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AI in Healthcare: Are we ready for data to examine us?

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Manage episode 378625448 series 2696067
Content provided by Hewlett Packard Enterprise. All podcast content including episodes, graphics, and podcast descriptions are uploaded and provided directly by Hewlett Packard Enterprise or their podcast platform partner. If you believe someone is using your copyrighted work without your permission, you can follow the process outlined here https://player.fm/legal.

You've heard it from us before on this podcast, but we'll say it again. AI is transforming our world.

Depending on which market research you look at, AI in healthcare is already somewhere from a 14-21 billion dollar industry in 2023, which is almost double what it was worth just two years ago. By 2028, it's set to be a 100 billion dollar global industry, growing some 40% year-on-year. That's astonishing, even in the already skyrocketing AI sphere. In this episode, we'll be looking at a wide spectrum of expertise to get a sense of where the field is right now, what the future looks like, and some of the cool technologies which might fill it. We’ll be looking at the ways in which AI is making healthcare more efficient, and overcoming roadblocks, as well as examining the ethics of letting algorithms influence human outcomes.

We’re joined in this episode by Mike Woodacre, Chief Technologist at Hewlett Packard Enterprise. He starts by spelling out the origins of this explosive growth during the COVID Pandemic, which ushered in a new world of collaboration and inter-disciplinary use of AI and High Performance Computing to look at new vaccine options, as well as examine scientific research looking for patterns. He urges caution, though, in relying on AI solutions which haven’t been adequately trained in the locales they are being used in and so may not account for regional factors such as more or less common versions of a disease.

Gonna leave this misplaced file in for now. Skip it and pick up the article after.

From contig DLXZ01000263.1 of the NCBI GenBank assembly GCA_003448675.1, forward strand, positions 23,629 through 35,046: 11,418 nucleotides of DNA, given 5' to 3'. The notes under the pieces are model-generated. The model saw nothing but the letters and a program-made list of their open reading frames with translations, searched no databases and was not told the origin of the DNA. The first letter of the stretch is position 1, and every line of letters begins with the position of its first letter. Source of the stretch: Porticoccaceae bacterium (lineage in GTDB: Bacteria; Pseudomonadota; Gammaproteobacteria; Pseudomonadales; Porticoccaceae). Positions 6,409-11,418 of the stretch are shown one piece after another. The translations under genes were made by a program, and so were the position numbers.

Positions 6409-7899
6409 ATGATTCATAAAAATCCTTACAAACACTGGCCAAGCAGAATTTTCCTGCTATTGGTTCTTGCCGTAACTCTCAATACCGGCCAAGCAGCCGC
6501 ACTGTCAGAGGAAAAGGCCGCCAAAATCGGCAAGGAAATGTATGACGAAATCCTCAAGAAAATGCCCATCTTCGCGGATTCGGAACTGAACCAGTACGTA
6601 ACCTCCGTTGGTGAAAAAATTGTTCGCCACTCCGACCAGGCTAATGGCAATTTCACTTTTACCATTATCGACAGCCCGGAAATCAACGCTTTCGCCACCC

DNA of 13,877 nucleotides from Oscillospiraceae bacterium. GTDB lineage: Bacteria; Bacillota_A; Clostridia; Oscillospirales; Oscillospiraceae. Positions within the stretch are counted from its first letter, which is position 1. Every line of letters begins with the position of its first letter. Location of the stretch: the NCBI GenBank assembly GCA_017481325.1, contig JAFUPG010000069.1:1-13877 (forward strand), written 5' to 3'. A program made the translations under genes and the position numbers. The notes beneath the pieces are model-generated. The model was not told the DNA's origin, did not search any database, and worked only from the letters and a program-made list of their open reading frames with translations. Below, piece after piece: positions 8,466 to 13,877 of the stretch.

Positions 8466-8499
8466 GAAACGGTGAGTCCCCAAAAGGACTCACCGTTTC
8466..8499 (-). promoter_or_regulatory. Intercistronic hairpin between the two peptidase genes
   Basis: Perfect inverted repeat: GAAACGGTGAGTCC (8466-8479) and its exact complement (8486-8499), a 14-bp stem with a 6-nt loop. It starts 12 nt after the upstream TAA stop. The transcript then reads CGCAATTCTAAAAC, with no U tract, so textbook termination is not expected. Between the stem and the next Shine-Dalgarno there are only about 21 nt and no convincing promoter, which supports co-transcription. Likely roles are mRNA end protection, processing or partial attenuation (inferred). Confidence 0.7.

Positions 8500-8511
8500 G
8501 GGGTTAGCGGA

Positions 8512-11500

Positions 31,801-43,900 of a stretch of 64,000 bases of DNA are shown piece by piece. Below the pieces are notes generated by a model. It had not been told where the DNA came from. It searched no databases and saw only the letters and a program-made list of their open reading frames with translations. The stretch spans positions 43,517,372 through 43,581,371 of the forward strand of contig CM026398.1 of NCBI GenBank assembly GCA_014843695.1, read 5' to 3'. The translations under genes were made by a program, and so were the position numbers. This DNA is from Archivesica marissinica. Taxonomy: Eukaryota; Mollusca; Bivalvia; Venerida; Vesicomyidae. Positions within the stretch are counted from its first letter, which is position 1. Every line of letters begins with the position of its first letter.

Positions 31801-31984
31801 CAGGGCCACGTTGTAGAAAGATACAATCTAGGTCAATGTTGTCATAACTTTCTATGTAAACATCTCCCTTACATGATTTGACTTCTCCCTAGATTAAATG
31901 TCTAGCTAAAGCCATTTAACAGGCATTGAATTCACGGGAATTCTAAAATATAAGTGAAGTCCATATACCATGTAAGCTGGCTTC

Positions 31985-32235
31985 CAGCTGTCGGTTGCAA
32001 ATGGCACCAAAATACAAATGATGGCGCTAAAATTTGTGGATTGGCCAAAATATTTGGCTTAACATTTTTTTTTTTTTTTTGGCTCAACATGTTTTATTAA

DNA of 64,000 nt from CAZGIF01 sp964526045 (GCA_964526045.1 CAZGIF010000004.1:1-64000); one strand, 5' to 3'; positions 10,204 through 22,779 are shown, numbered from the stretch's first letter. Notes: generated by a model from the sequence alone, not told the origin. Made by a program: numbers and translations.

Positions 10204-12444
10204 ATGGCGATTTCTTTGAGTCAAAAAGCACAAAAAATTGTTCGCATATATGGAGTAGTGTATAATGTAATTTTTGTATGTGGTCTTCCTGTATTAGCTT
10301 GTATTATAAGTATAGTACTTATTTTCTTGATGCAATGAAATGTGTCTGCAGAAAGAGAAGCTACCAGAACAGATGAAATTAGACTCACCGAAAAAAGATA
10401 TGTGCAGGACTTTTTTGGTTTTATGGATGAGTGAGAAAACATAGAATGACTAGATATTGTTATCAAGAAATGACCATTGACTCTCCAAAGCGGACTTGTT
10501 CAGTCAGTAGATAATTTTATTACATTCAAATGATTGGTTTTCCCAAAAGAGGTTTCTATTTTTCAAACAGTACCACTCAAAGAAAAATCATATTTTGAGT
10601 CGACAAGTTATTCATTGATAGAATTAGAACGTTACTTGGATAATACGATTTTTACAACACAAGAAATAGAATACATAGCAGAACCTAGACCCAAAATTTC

That’s something Andy Cachaldora, General Manager for Northern Europe at GE Healthcare, agrees with. They’ve seen an incredible expansion of AI tools not just in diagnostic machines, but also in making sure that every second of a healthcare professional’s time is being used wisely. For him, AI is about taking out the grunt work and uncertainty from running clinics, giving better outcomes all round. Again, however, he urges caution in the way AIs are trained and implemented, with poor data collection and poor planning a route to disaster.

The idea of good, global data sources to train AI is something that has inspired Joachim Schultze, professor of systems medicine from the German Centre for Neurodegenerative Medicine. In collaboration with HPE, he’s been working on a blockchain-based system of machine learning tools to analyse Leukaemia scans, which keeps the data in-hospital to ensure data protection, but sends the insights of the scans to dozens of other institutes worldwide to train their own machine learning algorithms. That’s ensuring that everyone’s AI is collaboratively being trained on the widest, global dataset possible, with no risk to patient privacy.